IN MY OPINION… this list has a lot of movies from producers and writers who really hate black people AND… wish to continue to flooding America with negative imagery. I hope to learn which ones are what an what ones are which. Are black people really impossible to photograph with the same quality of lighting as white people? Is our skin not beautiful? I am simply looking at the dramatically uneven racial representation of the artwork & titles. I can clearly see why black people are discriminated against by the advertising campaign apparent from the artwork. What will make these movies even worse if they are really good.
“Malcom X” has bloody X across his face, “Mandella…” has his back turned to the camera, “42 The Jacky Robinson Story ”… can’t see his face either and those films are supposed to bring pride to Black America? Apparently, the better the film the more degrading the cover photo.
Yeah, I plan to watch some of these films to get a better feel on the subliminal war against black people by the movie and television industry. I guess it doesn’t matter how black actors represent their race as long as they make a dollar from it. The only positive things I see from just looking at the artwork is that hardly any of the actors are flashing weapons. How can the American Motion Picture Industry sell a black interest motion picture when the actors are not displaying weapons on the cover? I plan to find out.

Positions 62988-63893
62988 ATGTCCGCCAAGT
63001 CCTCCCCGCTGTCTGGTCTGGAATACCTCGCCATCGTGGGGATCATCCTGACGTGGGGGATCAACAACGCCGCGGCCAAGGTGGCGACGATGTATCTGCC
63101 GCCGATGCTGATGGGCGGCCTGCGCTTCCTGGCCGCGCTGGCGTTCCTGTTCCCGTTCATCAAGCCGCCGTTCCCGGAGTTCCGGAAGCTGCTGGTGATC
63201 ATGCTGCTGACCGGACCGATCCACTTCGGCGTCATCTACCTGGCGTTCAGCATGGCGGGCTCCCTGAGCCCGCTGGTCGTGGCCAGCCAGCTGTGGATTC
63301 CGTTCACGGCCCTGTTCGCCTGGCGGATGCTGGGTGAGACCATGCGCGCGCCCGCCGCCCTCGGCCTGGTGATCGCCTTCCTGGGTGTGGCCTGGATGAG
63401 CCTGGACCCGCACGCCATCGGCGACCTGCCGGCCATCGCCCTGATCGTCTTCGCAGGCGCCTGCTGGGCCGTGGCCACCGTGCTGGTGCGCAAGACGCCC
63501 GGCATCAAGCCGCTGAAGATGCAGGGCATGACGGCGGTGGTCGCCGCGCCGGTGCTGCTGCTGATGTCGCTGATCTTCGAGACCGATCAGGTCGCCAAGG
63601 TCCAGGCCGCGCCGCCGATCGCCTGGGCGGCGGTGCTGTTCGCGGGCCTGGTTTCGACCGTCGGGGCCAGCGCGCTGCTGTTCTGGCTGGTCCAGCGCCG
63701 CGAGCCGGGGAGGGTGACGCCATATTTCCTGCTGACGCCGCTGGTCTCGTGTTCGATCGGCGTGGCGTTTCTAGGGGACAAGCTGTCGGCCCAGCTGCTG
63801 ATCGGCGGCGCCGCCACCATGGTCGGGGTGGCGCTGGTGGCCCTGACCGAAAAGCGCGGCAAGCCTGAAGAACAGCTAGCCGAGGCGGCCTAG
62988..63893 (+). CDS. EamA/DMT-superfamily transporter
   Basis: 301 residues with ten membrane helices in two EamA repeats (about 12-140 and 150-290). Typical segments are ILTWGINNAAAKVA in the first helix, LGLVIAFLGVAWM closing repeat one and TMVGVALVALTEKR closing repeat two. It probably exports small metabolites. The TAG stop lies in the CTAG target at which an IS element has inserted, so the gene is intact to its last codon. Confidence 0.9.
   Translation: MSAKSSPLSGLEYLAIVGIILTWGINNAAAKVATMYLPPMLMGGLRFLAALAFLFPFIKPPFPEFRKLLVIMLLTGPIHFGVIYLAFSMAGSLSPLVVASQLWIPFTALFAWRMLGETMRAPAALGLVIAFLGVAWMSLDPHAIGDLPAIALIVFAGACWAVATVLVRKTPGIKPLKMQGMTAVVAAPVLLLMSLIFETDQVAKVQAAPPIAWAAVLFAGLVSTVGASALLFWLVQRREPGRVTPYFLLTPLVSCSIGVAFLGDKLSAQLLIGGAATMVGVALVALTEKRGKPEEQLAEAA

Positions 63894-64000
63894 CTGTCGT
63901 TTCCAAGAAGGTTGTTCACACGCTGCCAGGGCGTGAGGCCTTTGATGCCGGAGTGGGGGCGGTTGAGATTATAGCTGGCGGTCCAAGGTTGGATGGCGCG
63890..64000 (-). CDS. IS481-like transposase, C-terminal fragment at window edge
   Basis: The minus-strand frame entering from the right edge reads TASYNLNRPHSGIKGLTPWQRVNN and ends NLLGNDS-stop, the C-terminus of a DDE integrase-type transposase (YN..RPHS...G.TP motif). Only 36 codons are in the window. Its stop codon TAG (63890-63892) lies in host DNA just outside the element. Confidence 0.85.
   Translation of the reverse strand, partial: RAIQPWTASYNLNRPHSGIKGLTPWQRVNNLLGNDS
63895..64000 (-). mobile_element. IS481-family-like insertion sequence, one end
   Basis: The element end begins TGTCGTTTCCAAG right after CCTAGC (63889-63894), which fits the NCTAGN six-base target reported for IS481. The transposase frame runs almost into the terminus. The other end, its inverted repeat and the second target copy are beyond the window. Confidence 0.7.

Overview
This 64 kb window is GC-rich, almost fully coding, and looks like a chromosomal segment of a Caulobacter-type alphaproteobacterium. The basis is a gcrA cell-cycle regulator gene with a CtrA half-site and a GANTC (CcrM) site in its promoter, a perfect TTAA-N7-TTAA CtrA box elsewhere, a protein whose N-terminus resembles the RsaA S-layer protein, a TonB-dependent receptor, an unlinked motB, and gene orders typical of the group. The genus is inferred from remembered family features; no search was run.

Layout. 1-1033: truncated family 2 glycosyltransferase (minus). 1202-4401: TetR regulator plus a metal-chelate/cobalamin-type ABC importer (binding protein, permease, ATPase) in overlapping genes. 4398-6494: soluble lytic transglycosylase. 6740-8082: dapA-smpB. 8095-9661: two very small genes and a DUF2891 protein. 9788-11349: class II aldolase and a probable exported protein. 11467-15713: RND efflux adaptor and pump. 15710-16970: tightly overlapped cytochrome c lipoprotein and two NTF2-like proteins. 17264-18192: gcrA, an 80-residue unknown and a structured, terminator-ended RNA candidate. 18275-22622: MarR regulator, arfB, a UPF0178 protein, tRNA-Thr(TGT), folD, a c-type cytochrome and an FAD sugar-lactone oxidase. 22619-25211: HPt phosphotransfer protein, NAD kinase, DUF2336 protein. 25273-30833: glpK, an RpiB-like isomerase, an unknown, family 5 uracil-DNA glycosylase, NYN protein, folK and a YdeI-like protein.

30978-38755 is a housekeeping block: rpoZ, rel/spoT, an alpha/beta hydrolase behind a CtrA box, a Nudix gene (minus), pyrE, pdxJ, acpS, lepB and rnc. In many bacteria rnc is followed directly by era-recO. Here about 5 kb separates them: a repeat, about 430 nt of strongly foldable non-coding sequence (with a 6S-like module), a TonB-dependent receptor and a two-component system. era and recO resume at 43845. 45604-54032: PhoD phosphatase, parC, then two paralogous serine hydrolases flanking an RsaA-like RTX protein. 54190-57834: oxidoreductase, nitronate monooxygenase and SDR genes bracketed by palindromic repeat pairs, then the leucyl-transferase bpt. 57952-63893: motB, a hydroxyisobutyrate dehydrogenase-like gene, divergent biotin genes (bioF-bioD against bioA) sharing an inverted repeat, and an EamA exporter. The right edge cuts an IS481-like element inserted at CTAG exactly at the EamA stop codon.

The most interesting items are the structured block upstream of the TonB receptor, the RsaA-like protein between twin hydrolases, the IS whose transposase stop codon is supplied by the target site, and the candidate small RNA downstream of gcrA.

All credits go to IMDb user: RDLongoria
Hooking up? No problem. “Meet cute” at the book shop? Happens all the time. Finding the right one, falling in love, and getting married? What else are you gonna do? But compiling the ultimate list of the Freshest romantic comedies? It’s complicated.
For our list of the 150 best romantic comedies of all time, we searched high and low throughout movie history for every permutation of (hilarious) courtship and love captured on camera. We have the dazzling wit of the early studio system (His Girl Friday, Bringing Up Baby), the realistic cynicism of the ’70s (Annie Hall, The Goodbye Girl), and the sweeping romance in-between (The Apartment, Roman Holiday). There was plenty to find in the John Hughes, teen-driven era (Say Anything…, Pretty in Pink), and the bubbly ’90s decade that followed (Groundhog Day, Four Weddings and a Funeral, While You Were Sleeping). Then we dabbled in 21st century raunch (Knocked Up) and twee ((500) Days of Summer), leading into our current era of new voices declaring that they too are entitled to their own messy relationship stories (The Big Sick, Crazy Rich Asians).
The only stipulation for a rom-com to get a shot at love on this list was achieving a minimum of 20 reviews, before we sorted it all by Adjusted Tomatometer. And because we want you feeling red, and not seeing red, we want to prepare you for some of the relatively low placements for beloved classics like Pretty Woman, Love Actually, and Sleepless in Seattle. The Tomatometer, just like the heart, does not deceive.
Ready to dive into the sea of love? Then continue on with open arms into Rotten Tomatoes’ 150 best romantic comedies of all time!